[Amath-seminars] Boeing Distinguished Lecture - Marsha Berger, Thursday Jan 5

Eli Shlizerman shlizee at uw.edu
Tue Jan 3 15:16:41 PST 2012


Dear all,

This Thursday January 5th, Marsha Berger from the Courant Institute,
NYU will be the guest of the AMATH dept. and deliver the Boeing
Distinguished Colloquium.
Hope to see you all there!

-----------------------------------------------------------------------------------------------
Boeing Distinguished Lecture Series

Marsha Berger
Courant Institute, NYU

Title:
Cut-Cell Methods for Flows in Complicated Geometry

Thursday, January 5, 2011
220 Guggenheim, 4:00 pm
(Reception to follow on 4th floor of Guggenheim)


Abstract:
The Cartesian grid embedded boundary approach has attracted much
interest in the last decade due to the ease of grid generation for
complicated geometries. This approach uses rectangular Cartesian
meshes over most of the domain, with irregular, or cut cells at the
where the mesh intersects a solid body. It is in routine use in design
projects at NASA Ames to automate the solution of steady inviscid
compressible flow. Extending the method however to compute
time-dependent flow or viscous flow is much more complicated.
In this talk we first briefly describe our approach to embedded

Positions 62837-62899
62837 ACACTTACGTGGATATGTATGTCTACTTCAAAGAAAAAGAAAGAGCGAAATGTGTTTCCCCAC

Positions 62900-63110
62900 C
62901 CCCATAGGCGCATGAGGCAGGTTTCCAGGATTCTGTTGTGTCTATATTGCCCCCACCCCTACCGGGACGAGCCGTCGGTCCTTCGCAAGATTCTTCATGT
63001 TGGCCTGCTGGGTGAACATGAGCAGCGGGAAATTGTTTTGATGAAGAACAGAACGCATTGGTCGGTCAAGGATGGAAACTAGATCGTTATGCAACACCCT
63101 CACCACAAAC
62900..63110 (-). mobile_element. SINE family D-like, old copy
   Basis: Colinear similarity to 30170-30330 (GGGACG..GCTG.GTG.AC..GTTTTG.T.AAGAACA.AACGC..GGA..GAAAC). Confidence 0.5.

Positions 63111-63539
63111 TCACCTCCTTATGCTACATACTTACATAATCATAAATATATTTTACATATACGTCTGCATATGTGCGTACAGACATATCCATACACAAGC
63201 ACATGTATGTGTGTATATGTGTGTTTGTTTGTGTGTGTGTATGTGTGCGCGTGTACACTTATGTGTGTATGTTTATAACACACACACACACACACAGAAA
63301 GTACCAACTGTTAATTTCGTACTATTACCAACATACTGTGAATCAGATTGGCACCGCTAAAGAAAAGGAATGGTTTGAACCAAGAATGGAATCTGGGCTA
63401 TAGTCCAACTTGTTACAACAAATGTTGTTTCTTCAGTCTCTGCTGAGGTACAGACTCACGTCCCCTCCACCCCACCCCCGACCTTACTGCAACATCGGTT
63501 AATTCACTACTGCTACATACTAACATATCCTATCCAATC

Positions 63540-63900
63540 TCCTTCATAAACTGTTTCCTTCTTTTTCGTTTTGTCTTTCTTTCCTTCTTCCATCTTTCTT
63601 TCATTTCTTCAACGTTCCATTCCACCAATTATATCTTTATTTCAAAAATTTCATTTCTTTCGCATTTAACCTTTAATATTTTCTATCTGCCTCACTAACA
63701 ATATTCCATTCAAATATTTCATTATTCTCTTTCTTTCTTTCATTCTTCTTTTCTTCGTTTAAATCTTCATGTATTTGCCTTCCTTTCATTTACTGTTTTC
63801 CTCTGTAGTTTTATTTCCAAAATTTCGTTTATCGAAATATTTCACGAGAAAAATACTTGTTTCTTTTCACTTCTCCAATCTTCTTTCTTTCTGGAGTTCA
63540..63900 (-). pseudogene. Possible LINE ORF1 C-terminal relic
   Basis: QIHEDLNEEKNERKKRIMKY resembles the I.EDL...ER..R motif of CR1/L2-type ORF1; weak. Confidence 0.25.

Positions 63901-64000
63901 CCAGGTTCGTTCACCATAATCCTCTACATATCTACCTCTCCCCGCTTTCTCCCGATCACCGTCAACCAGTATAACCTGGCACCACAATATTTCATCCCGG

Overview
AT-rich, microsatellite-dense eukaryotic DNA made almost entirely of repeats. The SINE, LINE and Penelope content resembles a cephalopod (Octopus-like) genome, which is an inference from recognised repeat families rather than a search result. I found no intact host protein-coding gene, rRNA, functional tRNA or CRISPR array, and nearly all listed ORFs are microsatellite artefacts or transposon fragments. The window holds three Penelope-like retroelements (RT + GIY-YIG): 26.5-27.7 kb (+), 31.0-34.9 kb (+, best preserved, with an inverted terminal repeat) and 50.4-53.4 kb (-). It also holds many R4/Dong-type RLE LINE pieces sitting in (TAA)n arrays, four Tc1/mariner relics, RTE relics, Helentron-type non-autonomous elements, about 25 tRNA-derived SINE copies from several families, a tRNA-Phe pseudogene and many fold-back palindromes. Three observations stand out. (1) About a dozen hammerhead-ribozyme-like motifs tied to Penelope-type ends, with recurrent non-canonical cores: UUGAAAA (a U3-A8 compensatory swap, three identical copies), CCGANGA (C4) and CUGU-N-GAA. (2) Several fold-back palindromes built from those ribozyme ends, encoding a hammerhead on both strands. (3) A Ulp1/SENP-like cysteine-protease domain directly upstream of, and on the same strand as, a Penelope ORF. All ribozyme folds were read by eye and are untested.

boundary computations, and illustrate what distinguishes it from level
set or other immersed boundary approaches. We present examples showing
the current state for computing steady invsicid flow at NASA Ames. The
second half of the talk will concentrate on the algorithmic issues
that arise when trying to extend the method to compute time-dependent
and viscous flows. We present our preliminary work in two space
dimensions illustrating a simpli- fied but second-order accurate
approach to solving the so-called small-cell problem faced by explicit
difference schemes. We also show our recent work in computing high
Reynolds number flow without using the anisotropic re- finement which
is possible with a body-fitted grid.

--
Eli Shlizerman
Acting Assistant Professor
Department of Applied Mathematics,
University of Washington, Seattle
http://www.amath.washington.edu/~shlizee/



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